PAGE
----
Rice and beans! This is a shocker - and yet another great result of this new diet. My food challenged son who resisted adding new foods to his diet for years has now added new HEALTHY foods to his repertoire. Beans?? Beans??? I am still amazed. I had to take pictures.

He likes it. He really likes it!!

Warning: RANT AHEAD. Read at your own risk.
Bottom line, I should be really happy about this new diet. But I am not. Well, I am but my overwhelming emotion has been anger. Driving down the highway, crying in my car kind of anger. All those years of stomach issues, all the times I asked the doctors about this diet, all the times they said, "Well, it is really hard. Can't hurt to try I guess." All the times they rolled their eyes at me. ALL of them. Not just the regular pediatrician, but the developmental pediatrician who specializes in autism. WHY? Why don't they push parents to try it? An overwhelming percentage of kids with autism have stomach issues. If my "typical" kid had stomach issues, I am pretty sure the doctor would suggest an elimination diet to rule out allergens like wheat and milk. So why don't the kids with autism get the same respect? Are they expected to live with stomach issues just because they have autism? I am not going to even get into the fact that some of the autistic traits improved -OK, well maybe I am. Just wait a second. But aside from that, WHAT ABOUT THE PHYSICAL ASPECT? Don't these kids have the right to good physical health?? I am kind of nervous about what I am going to say at our next visit to the pediatrician, because I actually kinda like the guy. I'm worried that the words, "HOW DARE YOU" may come out of my mouth.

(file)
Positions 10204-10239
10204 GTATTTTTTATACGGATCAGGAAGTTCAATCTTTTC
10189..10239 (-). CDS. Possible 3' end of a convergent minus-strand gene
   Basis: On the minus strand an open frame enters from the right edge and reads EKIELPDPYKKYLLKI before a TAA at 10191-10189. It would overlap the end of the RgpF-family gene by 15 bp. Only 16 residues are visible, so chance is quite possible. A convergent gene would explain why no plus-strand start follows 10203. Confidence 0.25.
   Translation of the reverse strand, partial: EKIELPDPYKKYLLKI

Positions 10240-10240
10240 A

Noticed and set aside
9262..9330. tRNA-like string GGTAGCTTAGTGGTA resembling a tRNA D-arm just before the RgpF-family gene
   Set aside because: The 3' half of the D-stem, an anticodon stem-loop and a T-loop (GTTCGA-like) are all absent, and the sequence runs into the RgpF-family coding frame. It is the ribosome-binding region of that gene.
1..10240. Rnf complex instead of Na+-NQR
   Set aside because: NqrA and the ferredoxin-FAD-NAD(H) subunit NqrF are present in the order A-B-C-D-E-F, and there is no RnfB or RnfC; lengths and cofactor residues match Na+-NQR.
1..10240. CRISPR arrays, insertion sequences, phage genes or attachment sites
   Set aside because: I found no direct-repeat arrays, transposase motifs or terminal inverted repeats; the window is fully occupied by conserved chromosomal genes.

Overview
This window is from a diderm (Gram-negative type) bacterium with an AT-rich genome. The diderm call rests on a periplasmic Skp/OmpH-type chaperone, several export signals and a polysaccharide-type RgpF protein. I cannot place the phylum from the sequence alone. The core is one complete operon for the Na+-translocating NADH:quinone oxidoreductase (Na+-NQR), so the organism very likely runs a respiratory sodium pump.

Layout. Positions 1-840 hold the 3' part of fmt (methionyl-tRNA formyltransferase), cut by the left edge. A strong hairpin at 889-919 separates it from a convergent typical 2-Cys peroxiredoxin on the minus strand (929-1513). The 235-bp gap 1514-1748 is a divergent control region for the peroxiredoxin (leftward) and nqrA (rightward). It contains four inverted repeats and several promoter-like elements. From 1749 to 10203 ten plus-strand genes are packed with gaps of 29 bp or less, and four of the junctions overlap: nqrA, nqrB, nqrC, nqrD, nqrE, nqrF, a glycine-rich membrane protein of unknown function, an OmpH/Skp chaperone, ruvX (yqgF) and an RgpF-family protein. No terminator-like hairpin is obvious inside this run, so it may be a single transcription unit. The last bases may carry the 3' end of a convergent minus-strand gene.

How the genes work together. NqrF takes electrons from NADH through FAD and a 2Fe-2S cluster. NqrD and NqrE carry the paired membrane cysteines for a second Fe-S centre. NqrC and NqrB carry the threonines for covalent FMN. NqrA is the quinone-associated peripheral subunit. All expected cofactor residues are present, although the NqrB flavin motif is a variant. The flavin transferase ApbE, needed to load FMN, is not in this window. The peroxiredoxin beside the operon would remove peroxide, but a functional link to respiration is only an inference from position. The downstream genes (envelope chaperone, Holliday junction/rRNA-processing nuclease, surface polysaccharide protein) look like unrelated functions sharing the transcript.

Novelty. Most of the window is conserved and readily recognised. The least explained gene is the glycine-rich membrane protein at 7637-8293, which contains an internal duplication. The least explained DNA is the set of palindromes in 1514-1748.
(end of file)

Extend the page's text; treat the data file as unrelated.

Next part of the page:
OK, so now I am going to just talk a little about the "other" improvements. Those controversial ones. From what I have read, just using my little google search, I have learned that most kids with autism have SOME improvement on this diet. OK, not everyone is recovered, not everyone makes ginormous strides, but most make SOME improvement. THIS article says 81% make some improvement. I have seen other quotes that say 90%. Guess what? I will take it. SOME improvement for a kid who has been doing therapy from age 2.5 and has creeped through all his developmental milestones so slowly that it hurts - SOME improvement is awesome to me. Just the fact that my kid is now eating some vegetables, after YEARS of working with the school, therapists and online supports - THAT is a big deal. No, he isn't typical. Yes, he still has autism. Yes, he will still be going for all his other therapies and getting occupational therapy, ABA, Discreet Trial and all that good stuff that has helped him to get to this point. But if this diet can help him in any way, we are going to do it.